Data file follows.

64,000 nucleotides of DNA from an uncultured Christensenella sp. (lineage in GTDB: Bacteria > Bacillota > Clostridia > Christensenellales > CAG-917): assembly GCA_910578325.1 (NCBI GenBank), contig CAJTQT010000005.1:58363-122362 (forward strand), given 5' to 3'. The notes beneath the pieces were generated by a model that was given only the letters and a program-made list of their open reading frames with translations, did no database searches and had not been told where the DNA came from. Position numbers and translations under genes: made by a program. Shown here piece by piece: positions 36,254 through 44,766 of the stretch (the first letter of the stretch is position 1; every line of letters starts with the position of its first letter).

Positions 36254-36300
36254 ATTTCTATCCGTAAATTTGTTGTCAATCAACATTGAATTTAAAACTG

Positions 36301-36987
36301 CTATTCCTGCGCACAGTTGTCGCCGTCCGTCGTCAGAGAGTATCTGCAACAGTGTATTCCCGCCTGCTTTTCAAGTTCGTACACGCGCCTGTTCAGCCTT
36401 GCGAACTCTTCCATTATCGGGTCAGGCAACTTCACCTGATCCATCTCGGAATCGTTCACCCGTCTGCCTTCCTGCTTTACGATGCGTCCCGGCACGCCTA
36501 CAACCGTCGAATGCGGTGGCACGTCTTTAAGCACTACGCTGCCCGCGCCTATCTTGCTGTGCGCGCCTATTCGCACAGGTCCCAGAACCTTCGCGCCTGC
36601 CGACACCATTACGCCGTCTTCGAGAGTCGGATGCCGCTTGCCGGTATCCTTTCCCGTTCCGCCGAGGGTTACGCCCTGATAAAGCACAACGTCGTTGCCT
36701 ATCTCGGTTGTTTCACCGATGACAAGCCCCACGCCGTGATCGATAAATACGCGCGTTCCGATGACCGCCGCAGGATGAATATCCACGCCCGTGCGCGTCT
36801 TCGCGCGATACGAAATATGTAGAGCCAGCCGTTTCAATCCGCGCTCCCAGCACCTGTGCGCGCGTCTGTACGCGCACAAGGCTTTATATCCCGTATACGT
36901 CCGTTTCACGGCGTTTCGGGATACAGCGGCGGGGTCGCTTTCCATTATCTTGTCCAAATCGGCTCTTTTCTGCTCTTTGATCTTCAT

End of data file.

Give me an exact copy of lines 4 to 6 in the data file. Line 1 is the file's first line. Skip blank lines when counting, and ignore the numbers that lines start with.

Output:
Positions 36301-36987
36301 CTATTCCTGCGCACAGTTGTCGCCGTCCGTCGTCAGAGAGTATCTGCAACAGTGTATTCCCGCCTGCTTTTCAAGTTCGTACACGCGCCTGTTCAGCCTT
36401 GCGAACTCTTCCATTATCGGGTCAGGCAACTTCACCTGATCCATCTCGGAATCGTTCACCCGTCTGCCTTCCTGCTTTACGATGCGTCCCGGCACGCCTA